Having a hedgehog as a pet can be a very exciting and enjoyable experience. They’re adorable, cuddly (even with the quills), and one-of-a-kind! As a result, hedgehogs are becoming more common as pets, and kids have been delighted. If you’re looking for something different to have as your pet, a hedgehog is the best choice.
However, unlike every other pet, there are a few factors you should always consider before going out and purchasing your very own hedgehog.
Are Hedgehogs Really Good Pets For Kids?
Many people overlook the essential step of learning about this creature and deciding whether a pet hedgehog is right for their kids and family because of its friendly nature and growing popularity.
This leads to the lack of hedgehog care and maintenance, purchases from unreliable breeders, and other problems.
That’s why I’ve compiled a list of whatever you need to know to determine whether or not a hedgehog as a pet is ideal for you. You will know everything you need to know about hedgehogs and make a suitable decision accordingly.
The 6 Common Factors Before Adopting Hedgehog
These are 6 most important things to consider before adopt/buy a hedgehog.
Cost of Maintenance
The most commonly domesticated hedgehog is the African pygmy hedgehog. Hedgehogs are available for a variety of prices based on where you reside. Hedgehogs are low-cost to keep as pets in general.
The majority of the expense would be upfront in buying the hedgehog and living arrangement, similar to getting a hamster as a pet for kids.
Veterinary treatment is not a major consideration unless you need help with your hedgehog’s health. Cages may be basic one-level or complex multi-level mechanisms.
Hedgehogs prefer to be kept warm, so consider steering clear from metal cages with metal bottoms.
Here is a breakdown of expenses along with the materials you’ll need.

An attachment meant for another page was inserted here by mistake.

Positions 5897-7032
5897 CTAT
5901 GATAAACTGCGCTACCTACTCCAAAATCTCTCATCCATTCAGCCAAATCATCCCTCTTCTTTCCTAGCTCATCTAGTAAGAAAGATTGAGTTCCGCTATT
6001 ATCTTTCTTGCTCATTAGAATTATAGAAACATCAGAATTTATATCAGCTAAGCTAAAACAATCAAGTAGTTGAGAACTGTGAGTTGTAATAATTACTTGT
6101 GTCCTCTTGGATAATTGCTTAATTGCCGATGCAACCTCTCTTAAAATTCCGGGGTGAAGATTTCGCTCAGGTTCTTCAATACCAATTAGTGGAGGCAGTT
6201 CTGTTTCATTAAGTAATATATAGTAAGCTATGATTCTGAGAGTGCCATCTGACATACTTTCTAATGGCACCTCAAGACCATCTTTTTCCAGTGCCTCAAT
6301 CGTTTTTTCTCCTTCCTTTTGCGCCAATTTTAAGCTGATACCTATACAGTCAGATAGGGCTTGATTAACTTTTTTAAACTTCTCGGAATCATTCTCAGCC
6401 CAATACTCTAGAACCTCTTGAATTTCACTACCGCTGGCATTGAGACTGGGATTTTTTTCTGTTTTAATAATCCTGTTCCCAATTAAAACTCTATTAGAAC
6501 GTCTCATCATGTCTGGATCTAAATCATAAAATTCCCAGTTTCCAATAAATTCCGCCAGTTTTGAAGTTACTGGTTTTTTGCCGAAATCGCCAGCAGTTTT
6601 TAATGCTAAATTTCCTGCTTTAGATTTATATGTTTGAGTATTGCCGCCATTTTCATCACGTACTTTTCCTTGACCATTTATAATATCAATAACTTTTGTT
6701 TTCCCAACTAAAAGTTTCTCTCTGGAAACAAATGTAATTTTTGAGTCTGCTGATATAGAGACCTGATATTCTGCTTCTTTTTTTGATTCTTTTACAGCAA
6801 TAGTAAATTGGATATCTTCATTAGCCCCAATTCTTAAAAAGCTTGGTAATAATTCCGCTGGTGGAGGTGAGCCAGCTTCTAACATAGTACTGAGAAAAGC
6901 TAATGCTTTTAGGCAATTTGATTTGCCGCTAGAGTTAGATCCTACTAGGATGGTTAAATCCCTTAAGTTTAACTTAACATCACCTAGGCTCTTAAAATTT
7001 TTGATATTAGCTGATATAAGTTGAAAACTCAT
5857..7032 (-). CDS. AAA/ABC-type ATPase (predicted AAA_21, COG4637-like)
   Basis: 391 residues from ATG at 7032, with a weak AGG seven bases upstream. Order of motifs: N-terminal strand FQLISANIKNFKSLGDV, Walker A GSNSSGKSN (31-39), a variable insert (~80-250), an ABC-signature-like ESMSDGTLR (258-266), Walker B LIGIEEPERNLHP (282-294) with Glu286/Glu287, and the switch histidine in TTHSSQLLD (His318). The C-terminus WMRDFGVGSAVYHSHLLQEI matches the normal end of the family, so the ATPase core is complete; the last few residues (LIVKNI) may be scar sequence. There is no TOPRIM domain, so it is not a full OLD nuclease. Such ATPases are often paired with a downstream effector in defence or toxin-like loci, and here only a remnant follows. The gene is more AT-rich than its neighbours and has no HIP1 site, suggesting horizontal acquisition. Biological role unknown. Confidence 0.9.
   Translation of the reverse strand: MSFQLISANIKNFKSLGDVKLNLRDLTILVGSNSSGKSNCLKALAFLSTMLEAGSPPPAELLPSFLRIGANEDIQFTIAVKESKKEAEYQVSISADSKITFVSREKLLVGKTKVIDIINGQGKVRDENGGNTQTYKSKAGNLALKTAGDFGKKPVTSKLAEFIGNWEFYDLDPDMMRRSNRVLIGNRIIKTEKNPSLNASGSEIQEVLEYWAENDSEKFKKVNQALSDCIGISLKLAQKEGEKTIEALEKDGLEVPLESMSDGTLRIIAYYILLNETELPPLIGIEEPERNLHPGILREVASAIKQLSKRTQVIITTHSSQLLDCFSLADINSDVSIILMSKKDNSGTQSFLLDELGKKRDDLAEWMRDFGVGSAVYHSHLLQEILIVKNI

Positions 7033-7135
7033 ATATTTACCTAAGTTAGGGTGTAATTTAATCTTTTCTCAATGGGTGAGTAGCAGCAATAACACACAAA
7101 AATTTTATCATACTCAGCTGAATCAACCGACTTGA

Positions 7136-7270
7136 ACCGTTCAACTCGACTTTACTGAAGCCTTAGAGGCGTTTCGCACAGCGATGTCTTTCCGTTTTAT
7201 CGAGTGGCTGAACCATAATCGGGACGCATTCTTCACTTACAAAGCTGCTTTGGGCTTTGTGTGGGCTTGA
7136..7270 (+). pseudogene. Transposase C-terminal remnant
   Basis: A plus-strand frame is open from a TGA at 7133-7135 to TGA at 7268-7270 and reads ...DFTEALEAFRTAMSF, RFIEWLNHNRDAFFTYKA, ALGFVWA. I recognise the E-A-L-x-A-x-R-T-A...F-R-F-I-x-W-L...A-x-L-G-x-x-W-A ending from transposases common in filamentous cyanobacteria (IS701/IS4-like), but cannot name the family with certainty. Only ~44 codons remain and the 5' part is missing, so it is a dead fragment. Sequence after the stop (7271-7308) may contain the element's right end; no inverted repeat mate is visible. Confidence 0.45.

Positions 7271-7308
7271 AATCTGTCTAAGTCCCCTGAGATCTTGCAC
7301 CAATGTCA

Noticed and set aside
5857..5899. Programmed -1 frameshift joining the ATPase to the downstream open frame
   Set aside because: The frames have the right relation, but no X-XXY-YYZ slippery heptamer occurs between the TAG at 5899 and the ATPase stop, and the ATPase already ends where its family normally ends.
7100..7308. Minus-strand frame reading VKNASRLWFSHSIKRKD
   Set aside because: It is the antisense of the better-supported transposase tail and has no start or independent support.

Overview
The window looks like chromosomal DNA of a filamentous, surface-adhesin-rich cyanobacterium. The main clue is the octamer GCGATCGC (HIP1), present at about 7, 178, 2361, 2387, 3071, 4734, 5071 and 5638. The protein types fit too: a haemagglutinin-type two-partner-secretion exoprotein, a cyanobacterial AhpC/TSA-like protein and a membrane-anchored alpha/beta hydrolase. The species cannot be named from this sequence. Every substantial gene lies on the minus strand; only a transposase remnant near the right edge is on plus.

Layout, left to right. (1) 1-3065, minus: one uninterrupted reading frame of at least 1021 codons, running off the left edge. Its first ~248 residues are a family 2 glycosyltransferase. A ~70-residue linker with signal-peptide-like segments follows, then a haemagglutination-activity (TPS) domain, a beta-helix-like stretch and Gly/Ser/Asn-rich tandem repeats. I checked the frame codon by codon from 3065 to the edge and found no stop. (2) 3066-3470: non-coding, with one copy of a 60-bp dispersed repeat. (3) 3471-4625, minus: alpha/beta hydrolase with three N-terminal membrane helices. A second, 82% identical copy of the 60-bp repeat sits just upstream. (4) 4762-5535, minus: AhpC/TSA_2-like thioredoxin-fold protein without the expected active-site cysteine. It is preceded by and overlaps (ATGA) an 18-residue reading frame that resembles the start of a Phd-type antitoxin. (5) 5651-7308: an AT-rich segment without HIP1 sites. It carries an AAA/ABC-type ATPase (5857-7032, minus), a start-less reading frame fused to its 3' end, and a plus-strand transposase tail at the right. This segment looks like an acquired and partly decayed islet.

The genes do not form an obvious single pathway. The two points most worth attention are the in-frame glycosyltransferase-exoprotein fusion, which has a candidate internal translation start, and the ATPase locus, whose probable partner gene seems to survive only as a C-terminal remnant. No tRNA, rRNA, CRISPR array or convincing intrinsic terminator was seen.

- A well-ventilated cage
- Cage lining material (Fleece is best recommended)
- Wood or paper chippings for the sleeping area (It’s alright to skip this if your pet hedgehog prefers the fleece)
- A plastic spinning wheel
- Some food and water dishes
- Pet food and treats
Care and Maintenance
You’ll want to make sure your hedgehog has a big, escape-proof cage before they arrive. To prevent your hedgehog from being trapped, the cage floor should be solid rather than wire. In their cozy corner, they’ll have some sort of bedding (Fleece can be used).
Hedgehog-proofing your home is also a good idea. They enjoy running around and may need additional room outside of their habitat to do so. Ensure there are no small things lying on the floor of your house for your hedgehog to swallow or areas where he or she might get stuck.
Constantly keep an eye on your hedgehog when they are out of their cage. They like digging and burrowing in some areas. This makes them impossible to locate after they’ve been misplaced.
Food and Exercise
Hedgehogs are prone to being overweight. This makes it very crucial for them to get plenty of exercise and eat a well-balanced diet. Using a spinning wheel will allow them to run as much as they want during the night (this is because they are naturally nocturnal animals).